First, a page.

The discovery rule is one potential exception that could extend the deadline. For example, if you developed an occupational illness from exposure to a toxic substance at work, the deadline for a third-party claim could be put on hold until you discovered – or reasonably should have discovered – the illness and its relation to your work.
Tips for Protecting Your Rights After an Injury at Work
If you are hurt at work, you should not assume that you will automatically be paid the full benefits you deserve or that your employer’s workers’ compensation insurer will approve your claim. In fact, many workers’ claims are denied or undervalued.
In order to protect your rights after an injury at work, be sure to:
- Report your injury. The importance of reporting your injury to your employer cannot be overstated. Reporting your injury as soon as possible should be a top priority. Be sure to give the notice in writing, and to keep a copy of this notice for your records.
- Seek medical care. If you require emergency medical care following a workplace accident, seek it. This is your right. If you do not require emergency care but do require medical attention, make sure you seek an approved provider. Keep detailed records of the treatment you receive, and be sure to follow your doctor’s orders.
- Gather evidence and talk to witnesses. Did anyone see your workplace accident happen? Does your workplace have video recording of the accident? Is there any evidence that the accident occurred, or evidence detailing the extent of your injuries? If so, be sure to document all evidence sources and types for your records. This could come in handy later during the claim process.
- Follow up with the workers’ compensation insurer. It’s not enough to just provide your employer with notice of your injury and then keep your fingers crossed that you’ll receive the benefits that you deserve. Instead, you need to follow up with the insurer to ensure that they have received an accident report and are processing your claim.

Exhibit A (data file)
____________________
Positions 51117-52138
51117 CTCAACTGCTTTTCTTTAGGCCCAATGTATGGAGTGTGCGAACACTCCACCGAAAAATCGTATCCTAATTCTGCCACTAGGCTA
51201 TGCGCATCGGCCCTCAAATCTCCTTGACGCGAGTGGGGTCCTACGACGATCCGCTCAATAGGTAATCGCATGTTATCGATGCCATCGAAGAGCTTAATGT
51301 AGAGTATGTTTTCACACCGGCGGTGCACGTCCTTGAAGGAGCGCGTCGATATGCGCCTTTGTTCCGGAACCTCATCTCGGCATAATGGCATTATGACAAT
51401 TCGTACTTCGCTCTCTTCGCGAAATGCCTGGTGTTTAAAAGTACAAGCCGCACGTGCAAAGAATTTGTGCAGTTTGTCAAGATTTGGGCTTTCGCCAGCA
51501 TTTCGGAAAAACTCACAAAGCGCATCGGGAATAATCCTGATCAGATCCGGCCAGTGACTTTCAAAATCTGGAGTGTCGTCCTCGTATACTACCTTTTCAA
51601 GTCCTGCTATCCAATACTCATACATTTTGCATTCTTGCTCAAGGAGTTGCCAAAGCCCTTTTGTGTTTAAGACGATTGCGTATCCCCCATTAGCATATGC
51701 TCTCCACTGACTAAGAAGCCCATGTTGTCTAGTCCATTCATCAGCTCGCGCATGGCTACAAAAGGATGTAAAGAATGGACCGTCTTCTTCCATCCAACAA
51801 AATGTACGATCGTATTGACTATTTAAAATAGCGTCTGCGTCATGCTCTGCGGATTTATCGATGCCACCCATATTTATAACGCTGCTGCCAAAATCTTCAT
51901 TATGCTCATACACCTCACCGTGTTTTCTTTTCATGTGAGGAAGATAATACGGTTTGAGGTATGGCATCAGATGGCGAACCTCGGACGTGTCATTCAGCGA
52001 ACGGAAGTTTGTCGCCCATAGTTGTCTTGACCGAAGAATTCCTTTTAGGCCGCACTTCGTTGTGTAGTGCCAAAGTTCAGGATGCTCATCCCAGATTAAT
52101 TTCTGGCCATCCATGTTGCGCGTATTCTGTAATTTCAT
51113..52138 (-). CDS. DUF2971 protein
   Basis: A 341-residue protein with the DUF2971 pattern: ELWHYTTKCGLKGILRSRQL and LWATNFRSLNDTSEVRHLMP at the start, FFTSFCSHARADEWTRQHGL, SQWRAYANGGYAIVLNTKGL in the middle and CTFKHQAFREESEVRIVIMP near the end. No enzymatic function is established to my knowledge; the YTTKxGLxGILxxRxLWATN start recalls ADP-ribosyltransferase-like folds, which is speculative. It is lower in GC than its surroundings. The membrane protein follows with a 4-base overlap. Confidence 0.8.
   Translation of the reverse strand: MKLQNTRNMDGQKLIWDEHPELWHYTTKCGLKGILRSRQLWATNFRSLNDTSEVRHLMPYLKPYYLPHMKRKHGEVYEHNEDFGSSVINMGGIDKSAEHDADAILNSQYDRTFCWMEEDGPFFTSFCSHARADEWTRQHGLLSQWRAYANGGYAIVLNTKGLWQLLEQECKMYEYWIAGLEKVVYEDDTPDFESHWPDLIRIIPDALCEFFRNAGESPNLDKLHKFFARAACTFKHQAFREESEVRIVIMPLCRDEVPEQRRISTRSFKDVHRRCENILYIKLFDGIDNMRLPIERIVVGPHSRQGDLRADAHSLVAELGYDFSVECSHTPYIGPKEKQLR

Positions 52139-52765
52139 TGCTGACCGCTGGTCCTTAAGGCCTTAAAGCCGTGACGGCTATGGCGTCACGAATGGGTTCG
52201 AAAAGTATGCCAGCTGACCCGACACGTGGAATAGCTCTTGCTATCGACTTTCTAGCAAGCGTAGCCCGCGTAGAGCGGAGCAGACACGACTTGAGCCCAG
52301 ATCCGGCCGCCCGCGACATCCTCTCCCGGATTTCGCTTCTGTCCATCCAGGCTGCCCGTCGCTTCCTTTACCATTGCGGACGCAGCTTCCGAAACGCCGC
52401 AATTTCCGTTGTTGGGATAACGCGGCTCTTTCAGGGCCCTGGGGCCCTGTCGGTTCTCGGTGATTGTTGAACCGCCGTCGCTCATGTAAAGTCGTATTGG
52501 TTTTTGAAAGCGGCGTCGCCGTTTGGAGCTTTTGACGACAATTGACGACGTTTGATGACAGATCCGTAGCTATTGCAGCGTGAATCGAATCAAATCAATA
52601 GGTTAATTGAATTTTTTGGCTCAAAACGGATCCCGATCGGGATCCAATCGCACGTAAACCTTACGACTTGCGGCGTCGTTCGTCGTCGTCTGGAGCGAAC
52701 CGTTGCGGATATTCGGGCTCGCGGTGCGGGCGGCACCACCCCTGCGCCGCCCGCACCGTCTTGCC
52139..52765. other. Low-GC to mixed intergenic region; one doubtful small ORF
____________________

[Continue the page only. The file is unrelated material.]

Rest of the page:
- Stay off of social media. It may seem hard to believe, but an insurance adjuster assigned to your claim may be looking for ways to diminish the value of your case and pay you less than you deserve. Posting things to social media that imply that you are not as injured as you claim or that you have healed and are ready to go back to work can be extremely damaging to your claim.
- Call a lawyer. If you’re filing a workers’ compensation claim, especially if your claim is complicated, working with an experienced attorney is strongly recommended. If your claim as been denied or you believe your benefits are too low, a lawyer can be crucial to your recovery.
Common Workplace Injuries in Massachusetts
Workers in virtually any line of work can suffer serious injuries. Some examples of workplace injuries include:
Injuries are frequently suffered by:
If you have suffered any injuries while at work, don’t hesitate to call a lawyer.
How Our Massachusetts Workers’ Compensation Lawyers Can Help You
Being involved in a work accident can be scary, and may leave you with many questions about the future and how you will support yourself moving forward. At Brooks Law, our Massachusetts workers’ compensation attorneys can build your case, represent you in all interactions with your employer and insurer, and negotiate a settlement. We also handle third-party liability claims if someone other than your employer or a co-worker caused your accident.
Contact us today to learn more during a free consultation.